Book Review: The Comedians by Graham Greene

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My rating: 4 of 5 stars

This is my first Graham Greene book – not by choice but by virtue of the book having sat on my shelf for many, many years. I’d never heard of it before, unlike greater classics such as ‘Our Man in Havana’, ‘Brighton Rock’, ‘The Honorary Consul’ and, of course, ‘The Third Man’. Oddly, that last is the only Greene film I’ve watched and that, back when I was a young teenager. Such is the perversity of my life.

The question (I’m sure is burning on your lips) is will I go on to read these better-known novels after my experience with ‘The Comedians’? The answer is: probably.

As I repeatedly avow, the quality of a good novel is determined by how much I care about the characters after the story has finished. Greene’s book is the first (in a long while, at least) to challenge this. I don’t care about any of the characters; they all seem immensely selfish and pre-occupied with themselves. It is the bored elites trying to entertain themselves and getting into all sorts of (mostly mild) trouble. I couldn’t give a damn about any of them, least of all the narrator, appropriately called ‘Mr Brown’ and who is insipid as he sounds. He spends his time sitting in his deserted hotel as if just being there will somehow bring tourists back, or continuing his affair with a woman who seems as bored of him as she is of life. It’s a little pathetic.

And yet, there’s something about the writing which just appeals. In part it may be the tension of the setting – Haiti during the period of ‘Papa Doc’ Duvalier – and the sense of very real danger and menace ever present. Greene manages to convey at least a sense of what it would have felt like. The realism is gripping. Likewise, the writing is thoughtful. I may have no great interest in the welfare of Brown, but I appreciated his thoughts, his observations, his calm and his intelligence. Different circumstances, different times, he could be me.

It is a shame, with a post-modernist eye, that there is nothing about the people of Haiti at all. This could be Americans or Europeans playing footsie in any hotel in Europe. There’s almost nothing, outside of the dreaded Tonton Macoutes ever threatening, of the people of Haiti. I came away knowing much more about the politics of the era and nothing of worth of the country.

But then, that’s not Greene’s beef. He’s not interested in ‘the people’; he’s interested in the darkness of society and the depths of the human condition. His is the world of shadows, blurred morality, flawed people. A kind of prototype for a thinking reader’s James Bond. He manages it without being utterly depressing and avoids nice neat endings.

Unfortunately, I grew up in the tail end of the era of such books as these. It seemed no drama on BBC would allow the ‘good guy’ (who barely was ‘good’ in any sense of the word) to get a happy ending. To have not ended up worse than when he started was as hopeful as it got. This was the era of Le Carré’s writings and the like. I never found such stories very satisfying at the time – probably because I was a young man full of black-and-white optimism about the inherent goodness of the world. Now, not so much, and Greene’s writing at least rings true. There’s an unmistakable authenticity. An Englishman’s Hemingway perhaps?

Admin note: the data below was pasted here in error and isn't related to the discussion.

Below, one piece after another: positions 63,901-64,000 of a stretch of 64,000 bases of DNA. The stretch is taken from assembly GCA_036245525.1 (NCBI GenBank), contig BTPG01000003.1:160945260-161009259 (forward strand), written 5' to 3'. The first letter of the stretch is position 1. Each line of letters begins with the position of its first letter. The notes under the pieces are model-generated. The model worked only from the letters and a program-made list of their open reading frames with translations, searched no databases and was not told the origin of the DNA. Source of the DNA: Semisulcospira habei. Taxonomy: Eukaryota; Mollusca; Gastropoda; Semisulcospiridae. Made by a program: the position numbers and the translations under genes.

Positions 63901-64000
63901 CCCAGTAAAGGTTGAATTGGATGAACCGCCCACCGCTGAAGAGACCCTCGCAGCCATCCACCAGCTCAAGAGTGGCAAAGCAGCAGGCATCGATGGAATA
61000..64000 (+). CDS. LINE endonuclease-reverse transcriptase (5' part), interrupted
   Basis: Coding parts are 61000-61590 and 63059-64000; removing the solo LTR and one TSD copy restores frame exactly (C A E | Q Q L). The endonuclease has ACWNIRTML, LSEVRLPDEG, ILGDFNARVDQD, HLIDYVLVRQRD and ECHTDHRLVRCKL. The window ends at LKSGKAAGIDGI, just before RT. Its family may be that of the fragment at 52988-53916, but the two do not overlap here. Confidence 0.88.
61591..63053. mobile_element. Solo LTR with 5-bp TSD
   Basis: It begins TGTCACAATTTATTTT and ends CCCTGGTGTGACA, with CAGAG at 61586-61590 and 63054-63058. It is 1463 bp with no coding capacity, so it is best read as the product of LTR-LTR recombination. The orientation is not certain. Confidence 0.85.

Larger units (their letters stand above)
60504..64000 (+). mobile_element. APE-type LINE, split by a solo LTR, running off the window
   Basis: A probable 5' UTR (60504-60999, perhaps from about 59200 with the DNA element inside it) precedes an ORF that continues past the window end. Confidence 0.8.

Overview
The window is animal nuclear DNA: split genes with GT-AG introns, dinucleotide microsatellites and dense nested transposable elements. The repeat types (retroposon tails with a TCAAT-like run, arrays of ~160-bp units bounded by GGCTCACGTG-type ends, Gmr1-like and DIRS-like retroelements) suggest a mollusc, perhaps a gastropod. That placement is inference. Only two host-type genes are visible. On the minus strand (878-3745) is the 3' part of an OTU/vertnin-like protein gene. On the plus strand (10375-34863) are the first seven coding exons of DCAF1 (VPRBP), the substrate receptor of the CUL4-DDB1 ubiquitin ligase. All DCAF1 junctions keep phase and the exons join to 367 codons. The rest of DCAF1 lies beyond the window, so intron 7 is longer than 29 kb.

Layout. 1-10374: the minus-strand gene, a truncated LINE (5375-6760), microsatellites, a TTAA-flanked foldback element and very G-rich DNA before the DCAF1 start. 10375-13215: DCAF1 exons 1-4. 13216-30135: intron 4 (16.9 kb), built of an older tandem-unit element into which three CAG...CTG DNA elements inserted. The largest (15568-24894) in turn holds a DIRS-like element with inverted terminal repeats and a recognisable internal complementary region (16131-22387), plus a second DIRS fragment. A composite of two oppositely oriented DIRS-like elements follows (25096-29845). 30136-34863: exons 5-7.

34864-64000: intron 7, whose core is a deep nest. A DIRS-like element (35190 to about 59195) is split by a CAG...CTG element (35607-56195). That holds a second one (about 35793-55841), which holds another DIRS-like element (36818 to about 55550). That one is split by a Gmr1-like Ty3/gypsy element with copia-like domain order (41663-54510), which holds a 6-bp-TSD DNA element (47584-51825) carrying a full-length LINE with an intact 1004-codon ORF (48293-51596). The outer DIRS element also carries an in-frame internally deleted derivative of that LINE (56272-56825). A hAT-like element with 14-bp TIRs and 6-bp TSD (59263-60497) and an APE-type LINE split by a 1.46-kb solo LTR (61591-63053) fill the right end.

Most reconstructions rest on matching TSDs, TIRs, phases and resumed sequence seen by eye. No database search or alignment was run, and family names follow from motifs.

So perhaps it is good that I have taken until now to read Greene’s work. I think you need to be a little world weary to appreciate what he is saying. Certainly, I couldn’t have liked this novel as much even fifteen years ago. Definitely not twenty.

The title intrigued me when I started the book. Even after reaching the part where the concept of the main characters as ‘comedians’ on life’s stage, I didn’t quite feel the point. It isn’t until the end, when we know all we want to know about ‘Jones’, the questionable possible charlatan who befriends Brown, that it becomes apparent just how absurd all these players are and how, in their own sad way, they are all comical actors playing a part which may not, in the end, be of their own choosing. It took me a while, but eventually I could see it.

And so, yes, I probably will pick up another Graham Greene eventually (there’s twenty-four more to choose from apparently…he was quite prolific). Whether or not I will do so soon is another matter. While I didn’t find ‘The Comedians’ depressing, I’m not sure a diet of ‘Greenes’ would suit my constitution. But the occasional dive into a very British darkness of the soul will be quite alright at some point in the future.



Social Entrepreneur, educationalist, bestselling author and journalist, D K Powell is the author of the bestselling collection of literary short stories “The Old Man on the Beach“. His first book, ‘Sonali’ is a photo-memoir journal of life in Bangladesh and has been highly praised by the Bangladeshi diaspora worldwide. Students learning the Bengali language have also valued the English/Bengali translations on every page. Listen to his life story in interview with the BBC here.

His latest book is ‘Try not to Laugh’ and is a guide to memorising, revising and passing exams for students.

Both ‘The Old Man on the Beach’ and ‘Sonali’ are available on Amazon for kindle and paperback. Published by Shopno Sriti Media. The novel,’The Pukur’, will be published by Histria Books in 2022.

D K Powell is available to speak at events (see his TEDx talk here) and can be contacted at dkpowell.contact@gmail.com. Alternatively, he is available for one-to-one mentoring and runs a course on the psychology of writing.

Ken writes for a number of publications around the world. Past reviewer for Paste magazine, The Doughnut, E2D and United Airways,  and currently reviews for Lancashire Life magazine and Northern Arts Review. His reviews have been read more than 2.2 million times.

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